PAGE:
The inhibition of hypoxia-induced angiogenesis and metastasis by cinnamaldehyde is mediated by decreasing HIF-1α protein synthesis via PI3K/Akt pathway.
Biofactors. 2019 Mar 10. Epub 2019 Mar 10. PMID: 30854715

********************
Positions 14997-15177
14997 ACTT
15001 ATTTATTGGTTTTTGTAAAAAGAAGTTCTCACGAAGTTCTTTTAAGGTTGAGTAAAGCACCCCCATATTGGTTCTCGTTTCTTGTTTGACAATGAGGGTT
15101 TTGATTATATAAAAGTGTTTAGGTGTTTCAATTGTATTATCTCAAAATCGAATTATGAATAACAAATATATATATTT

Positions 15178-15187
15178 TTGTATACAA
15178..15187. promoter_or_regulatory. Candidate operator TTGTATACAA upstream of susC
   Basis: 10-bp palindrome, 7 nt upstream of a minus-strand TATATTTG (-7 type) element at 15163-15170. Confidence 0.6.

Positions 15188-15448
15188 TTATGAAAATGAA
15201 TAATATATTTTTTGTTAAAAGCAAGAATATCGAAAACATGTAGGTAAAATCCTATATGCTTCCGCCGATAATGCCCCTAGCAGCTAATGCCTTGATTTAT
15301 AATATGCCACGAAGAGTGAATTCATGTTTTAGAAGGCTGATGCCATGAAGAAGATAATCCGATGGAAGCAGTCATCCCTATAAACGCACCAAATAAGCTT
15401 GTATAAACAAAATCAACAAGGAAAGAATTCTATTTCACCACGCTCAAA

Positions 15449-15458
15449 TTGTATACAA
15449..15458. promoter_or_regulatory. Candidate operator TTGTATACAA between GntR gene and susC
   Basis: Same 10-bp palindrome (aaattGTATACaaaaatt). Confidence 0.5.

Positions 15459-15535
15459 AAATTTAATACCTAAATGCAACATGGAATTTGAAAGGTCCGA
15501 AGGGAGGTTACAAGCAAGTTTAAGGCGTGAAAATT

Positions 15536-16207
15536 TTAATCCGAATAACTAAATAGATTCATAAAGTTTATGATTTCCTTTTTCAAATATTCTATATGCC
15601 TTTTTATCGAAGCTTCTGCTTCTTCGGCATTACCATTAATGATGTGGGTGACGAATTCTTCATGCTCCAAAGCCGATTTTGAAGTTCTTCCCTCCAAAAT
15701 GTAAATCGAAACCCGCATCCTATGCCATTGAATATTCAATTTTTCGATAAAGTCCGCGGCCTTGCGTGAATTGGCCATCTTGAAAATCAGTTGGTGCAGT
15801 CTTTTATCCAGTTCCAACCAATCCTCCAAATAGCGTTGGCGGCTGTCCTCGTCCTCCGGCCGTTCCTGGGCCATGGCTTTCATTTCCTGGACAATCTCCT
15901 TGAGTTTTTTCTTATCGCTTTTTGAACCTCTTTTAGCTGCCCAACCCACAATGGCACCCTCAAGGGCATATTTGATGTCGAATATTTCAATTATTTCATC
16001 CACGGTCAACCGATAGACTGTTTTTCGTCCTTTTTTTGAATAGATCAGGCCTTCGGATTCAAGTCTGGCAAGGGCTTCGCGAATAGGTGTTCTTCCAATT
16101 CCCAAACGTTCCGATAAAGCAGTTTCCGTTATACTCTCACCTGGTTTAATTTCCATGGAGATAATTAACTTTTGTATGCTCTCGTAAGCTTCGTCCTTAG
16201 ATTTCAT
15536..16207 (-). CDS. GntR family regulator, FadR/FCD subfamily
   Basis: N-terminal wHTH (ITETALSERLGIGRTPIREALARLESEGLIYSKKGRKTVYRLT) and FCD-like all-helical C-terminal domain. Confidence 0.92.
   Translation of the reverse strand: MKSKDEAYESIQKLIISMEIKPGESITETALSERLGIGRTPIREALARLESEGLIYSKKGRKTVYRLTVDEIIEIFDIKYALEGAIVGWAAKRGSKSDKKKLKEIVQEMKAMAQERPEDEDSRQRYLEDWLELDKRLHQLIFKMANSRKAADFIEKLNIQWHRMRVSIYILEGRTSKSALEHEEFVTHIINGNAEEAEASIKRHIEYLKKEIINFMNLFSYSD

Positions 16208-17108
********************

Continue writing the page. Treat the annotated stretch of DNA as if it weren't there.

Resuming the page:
Tumor hypoxia is positively correlated with tumor aggressiveness and hence is a negative prognostic factor in cancer. As normal cells usually do not experience such low oxygen levels, hypoxic cell signaling has attracted significant attention for the development of tumor-selective treatment strategies. In response to hypoxia, the master transcriptional regulator, HIF-1α plays central role in cellular adaptation by transactivating several crucial downstream target genes, which are involved in angiogenesis, metastasis, and EMT. In this study, we investigated the effect of cinnamaldehyde (CA), the main active ingredient of Cinnamon cassia bark extract, on hypoxia-induced angiogenesis and metastasis. The study in vitro comprised two cell lines, viz, sarcoma 180 and B16F10 melanoma, which were further confirmed in their respective transplantable in vivo models. Results show that CA administration inhibited tumor angiogenesis, EMT, and metastasis. At the molecular level, this was accompanied by a reduction in VEGF secretion, VEGF receptor (FLK) phosphorylation, matrix metalloproteinase (MMP) expression, and activity as well as a reduction in the EMT-related factors TWIST and ZEB1. Next, we focused our study particularly on the modulation of HIF-1 α by CA,which revealed that CA decreased HIF-1 α protein level by inhibiting its synthesis without affecting its proteasomal degradation. Furthermore, the PI3/Akt/mTOR pathway, which plays an important role in HIF-1α transcription and translation, was also inhibited by CA both in vitro and in vivo. Thus,it can be concluded that CA decreased angiogenesis and metastasis in tumor cells by inhibiting HIF-1α protein accumulation probably by targeting the PI3/Akt/mTOR pathway. © 2019 BioFactors, 00(00):1-15, 2019.